A Bigger Picture is a book that is so needed. In climate activist spaces, the primary literature is written by citizens of the Global North, and most of them are white. Author Vanessa Nakate is a Ugandan climate activist and hearing her words, her story, her point of view is incredibly important.
We need to listen to those who are already facing the brunt of climate breakdown. In this book Nakate tells her story, and gives an overview of how climate change is already impacting Uganda, and other places throughout Africa. The picture she paints is painful to read, but it is true, and we need to take it into our understanding of climate justice. As she points out, we read the news articles of the Amazon and Australia burning, but the Congo Rainforest never makes the news.
In this book, Nakate talks about her own story of becoming an activist in a country where protesting could lead to her arrest. She highlights the moment at the World Economic Forum in Davos where she, the only activist from Africa, and the only Black activist, was cropped out of a photo of youth climate activists and how this exclusion galvanized her and opened the eyes of those around her.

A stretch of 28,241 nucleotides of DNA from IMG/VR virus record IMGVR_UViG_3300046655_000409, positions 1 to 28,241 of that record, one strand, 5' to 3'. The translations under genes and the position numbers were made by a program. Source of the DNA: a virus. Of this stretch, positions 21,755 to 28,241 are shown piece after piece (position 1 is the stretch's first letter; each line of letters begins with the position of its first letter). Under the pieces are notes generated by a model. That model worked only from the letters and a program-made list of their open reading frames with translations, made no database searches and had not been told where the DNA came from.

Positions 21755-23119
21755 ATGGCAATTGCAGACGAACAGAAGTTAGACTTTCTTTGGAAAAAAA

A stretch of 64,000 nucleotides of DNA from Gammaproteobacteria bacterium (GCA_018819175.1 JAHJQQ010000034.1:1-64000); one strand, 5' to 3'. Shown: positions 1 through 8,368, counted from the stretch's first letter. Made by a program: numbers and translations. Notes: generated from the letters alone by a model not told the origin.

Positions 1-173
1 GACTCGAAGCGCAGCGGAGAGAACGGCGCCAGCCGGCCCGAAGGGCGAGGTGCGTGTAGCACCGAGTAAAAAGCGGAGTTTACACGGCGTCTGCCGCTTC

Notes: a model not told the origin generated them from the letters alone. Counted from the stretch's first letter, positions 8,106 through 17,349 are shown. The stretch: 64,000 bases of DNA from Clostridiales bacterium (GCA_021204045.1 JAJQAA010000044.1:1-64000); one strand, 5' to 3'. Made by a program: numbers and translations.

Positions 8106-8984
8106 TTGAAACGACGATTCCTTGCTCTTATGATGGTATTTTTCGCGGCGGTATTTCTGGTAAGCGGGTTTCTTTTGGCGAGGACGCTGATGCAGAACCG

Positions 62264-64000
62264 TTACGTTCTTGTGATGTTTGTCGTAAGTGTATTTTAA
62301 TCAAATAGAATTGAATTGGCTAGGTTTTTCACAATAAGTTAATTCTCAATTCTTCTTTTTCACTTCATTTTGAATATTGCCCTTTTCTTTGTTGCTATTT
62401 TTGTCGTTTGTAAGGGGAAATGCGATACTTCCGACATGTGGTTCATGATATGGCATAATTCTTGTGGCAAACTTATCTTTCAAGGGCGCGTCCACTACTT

She continues the book by telling important ways that Uganda, and other nations of the Global South and of Africa, can help combat the climate crisis. By installing clean burning stoves and switching to solar, like Nakate’s organization Vash Green Schools Project supports, by divesting from fossil fuels and creating green jobs, by supporting girls’ education and acting now, before it’s too late.
She discusses racism, sexism, and how culture impacts people’s ability to take action. She mentions burn out and taking care of yourself as an activist, and how important connecting to other people is. She discusses medical racism in the COVID-19 pandemic, structural racism and Black Lives Matter, and environmental racism and air pollution, and how colonization is continuing to impact people across the globe. She mentions the interconnectedness of everything, every system, both man-made and natural, which I personally loved.
At times, I struggled to connect with the writing style, and felt it too broad, but all in all this is an incredibly well researched book that packs a big punch, and one that every climate activist should read.